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Name: People v. Dejesus
Case #: B293096
Court: CA Court of Appeal
District 2 DCA
Division: 3
Opinion Date: 07/26/2019
Summary

Since parolees remain in the constructive custody of the state, they are not eligible for relief under Penal Code section 1473.7. Defendant came to the U.S. from the Philippines in 1992. He is a lawful permanent resident. In 2016 he pleaded guilty to assault with a firearm. Thereafter federal authorities commenced deportation proceedings based on the conviction. In July 2018 defendant moved to vacate his conviction, alleging that his attorney provided ineffective assistance of counsel (IAC) relative to the plea. He conceded that he had been advised by his attorney and the court regarding the immigration consequences of his plea. He appealed the denial of his motion. Held: Affirmed. Penal Code section 1473.7 authorizes a person who is no longer in criminal custody to move to vacate a conviction where it is legally invalid due to prejudicial error damaging the moving party’s ability to meaningfully understand or knowingly accept the actual or potential adverse immigration consequences of the plea. A parole term is a component of the defendant’s original sentence and parolees remain in the constructive custody of the Department of Corrections during their parole. Defendant was on parole, therefore in “criminal custody” when his motion was filed. He was therefore ineligible for relief under section 1473.7.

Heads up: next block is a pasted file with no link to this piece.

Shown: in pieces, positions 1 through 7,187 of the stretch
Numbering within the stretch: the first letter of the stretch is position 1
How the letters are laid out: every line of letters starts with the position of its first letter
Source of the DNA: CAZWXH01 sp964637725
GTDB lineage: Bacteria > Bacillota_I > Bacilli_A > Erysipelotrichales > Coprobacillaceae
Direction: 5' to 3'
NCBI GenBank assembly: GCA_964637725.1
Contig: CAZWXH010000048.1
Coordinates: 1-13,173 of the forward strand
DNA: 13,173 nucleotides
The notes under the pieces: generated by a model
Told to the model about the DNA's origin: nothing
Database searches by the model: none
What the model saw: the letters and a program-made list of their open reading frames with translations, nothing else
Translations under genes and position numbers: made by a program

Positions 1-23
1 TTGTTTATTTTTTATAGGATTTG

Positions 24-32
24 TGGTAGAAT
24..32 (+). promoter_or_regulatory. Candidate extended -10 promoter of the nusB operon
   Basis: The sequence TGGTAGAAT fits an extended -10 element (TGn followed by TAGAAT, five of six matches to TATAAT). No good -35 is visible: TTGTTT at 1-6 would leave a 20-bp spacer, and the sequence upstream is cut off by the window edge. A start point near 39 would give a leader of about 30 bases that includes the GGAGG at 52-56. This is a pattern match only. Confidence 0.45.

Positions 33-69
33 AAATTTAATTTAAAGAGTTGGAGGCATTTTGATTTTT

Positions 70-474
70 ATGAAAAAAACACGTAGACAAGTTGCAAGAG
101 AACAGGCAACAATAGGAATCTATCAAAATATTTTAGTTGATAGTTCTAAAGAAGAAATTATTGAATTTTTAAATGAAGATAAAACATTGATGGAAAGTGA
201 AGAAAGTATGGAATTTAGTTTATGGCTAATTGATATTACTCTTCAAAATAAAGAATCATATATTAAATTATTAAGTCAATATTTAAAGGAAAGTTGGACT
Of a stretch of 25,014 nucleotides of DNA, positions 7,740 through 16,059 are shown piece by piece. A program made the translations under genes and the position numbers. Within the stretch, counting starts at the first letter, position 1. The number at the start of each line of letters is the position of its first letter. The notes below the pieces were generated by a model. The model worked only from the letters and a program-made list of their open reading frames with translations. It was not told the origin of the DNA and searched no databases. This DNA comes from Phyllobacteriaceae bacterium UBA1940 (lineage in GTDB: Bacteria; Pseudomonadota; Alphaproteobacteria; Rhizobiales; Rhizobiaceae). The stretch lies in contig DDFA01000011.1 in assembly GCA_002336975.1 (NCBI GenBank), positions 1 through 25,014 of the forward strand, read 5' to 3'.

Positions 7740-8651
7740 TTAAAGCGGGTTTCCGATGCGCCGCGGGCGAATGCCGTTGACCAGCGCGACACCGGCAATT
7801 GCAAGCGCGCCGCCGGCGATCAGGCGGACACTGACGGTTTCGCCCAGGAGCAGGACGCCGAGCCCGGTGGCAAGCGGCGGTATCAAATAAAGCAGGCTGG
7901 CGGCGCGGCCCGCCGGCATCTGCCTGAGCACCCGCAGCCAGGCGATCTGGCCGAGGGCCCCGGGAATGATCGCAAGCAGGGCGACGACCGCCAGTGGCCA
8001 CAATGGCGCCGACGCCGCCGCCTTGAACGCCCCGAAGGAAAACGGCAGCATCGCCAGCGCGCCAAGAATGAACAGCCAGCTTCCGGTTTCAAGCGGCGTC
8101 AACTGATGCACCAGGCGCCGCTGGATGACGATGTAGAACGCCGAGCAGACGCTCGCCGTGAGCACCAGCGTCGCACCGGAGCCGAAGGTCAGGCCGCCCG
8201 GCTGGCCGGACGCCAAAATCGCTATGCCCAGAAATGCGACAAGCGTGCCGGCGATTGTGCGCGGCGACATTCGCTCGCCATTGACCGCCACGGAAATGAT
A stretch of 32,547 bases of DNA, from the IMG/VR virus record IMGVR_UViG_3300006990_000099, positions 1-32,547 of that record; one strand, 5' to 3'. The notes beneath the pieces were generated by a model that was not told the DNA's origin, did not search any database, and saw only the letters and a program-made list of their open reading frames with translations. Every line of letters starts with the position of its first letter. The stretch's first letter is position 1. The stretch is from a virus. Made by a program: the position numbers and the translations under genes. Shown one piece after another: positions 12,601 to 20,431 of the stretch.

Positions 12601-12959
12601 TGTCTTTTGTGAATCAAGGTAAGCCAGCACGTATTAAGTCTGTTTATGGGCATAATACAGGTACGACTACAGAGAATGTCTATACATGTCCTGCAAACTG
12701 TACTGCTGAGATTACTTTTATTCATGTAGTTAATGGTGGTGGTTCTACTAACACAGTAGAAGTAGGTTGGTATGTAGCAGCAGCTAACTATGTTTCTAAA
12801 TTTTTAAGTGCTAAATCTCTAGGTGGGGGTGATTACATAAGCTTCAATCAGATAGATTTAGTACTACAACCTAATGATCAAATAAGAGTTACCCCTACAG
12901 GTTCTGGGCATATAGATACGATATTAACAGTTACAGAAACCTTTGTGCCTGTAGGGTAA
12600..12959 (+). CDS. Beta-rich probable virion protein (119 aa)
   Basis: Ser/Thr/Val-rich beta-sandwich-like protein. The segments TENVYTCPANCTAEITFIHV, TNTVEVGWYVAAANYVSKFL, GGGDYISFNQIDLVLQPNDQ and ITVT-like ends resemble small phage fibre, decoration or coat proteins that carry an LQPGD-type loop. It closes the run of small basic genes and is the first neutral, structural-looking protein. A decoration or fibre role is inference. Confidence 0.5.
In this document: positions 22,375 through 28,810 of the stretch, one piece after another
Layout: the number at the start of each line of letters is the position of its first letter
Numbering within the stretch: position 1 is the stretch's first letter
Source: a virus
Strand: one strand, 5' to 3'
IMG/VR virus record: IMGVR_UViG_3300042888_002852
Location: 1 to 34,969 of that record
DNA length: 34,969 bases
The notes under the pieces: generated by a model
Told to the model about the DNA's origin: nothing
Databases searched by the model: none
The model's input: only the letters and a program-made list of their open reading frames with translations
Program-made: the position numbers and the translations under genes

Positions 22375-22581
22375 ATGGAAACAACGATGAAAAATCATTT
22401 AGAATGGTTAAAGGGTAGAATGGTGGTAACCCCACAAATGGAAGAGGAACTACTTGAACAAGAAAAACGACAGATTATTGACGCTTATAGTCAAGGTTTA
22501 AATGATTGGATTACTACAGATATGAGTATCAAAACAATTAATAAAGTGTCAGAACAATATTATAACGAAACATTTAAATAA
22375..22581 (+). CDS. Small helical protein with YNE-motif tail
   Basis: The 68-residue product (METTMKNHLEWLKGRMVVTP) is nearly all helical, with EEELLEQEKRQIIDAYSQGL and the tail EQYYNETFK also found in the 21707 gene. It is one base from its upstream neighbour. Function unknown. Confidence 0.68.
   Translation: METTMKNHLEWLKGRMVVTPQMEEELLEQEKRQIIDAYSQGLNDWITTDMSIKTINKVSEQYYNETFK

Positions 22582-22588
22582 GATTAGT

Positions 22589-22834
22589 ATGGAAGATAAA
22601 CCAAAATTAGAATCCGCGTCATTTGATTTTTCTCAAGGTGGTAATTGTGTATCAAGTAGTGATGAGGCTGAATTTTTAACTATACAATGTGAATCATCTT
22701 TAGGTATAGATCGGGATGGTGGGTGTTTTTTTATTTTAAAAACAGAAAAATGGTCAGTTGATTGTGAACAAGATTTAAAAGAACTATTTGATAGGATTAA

Even if defendant were eligible for relief under section 1473.7, the trial court properly denied his motion on the merits. Section 1473.7 initially required the moving party to demonstrate that his trial attorney had been ineffective in representing him and he was thereby prejudiced. However, in 2018, the section was amended to provide that a finding of legal invalidity may, but need not, include a finding of IAC. A defendant need only show that one or more established errors were prejudicial and damaged his ability to meaningfully understand, defend against, or knowingly accept the actual or potential adverse immigration consequences of his plea. This means the defendant must establish he would not have entered the plea had he known it would render him deportable. Defendant did not offer sufficient evidence that he insisted on going to trial, or that his attorney failed to investigate his case, or failed to seek an immigration-neutral disposition. Further, defendant offered no evidence that he would have rejected the plea had he known it would render him deportable.

The full opinion is available on the court’s website here: https://www.courts.ca.gov/opinions/archive/B293096.PDF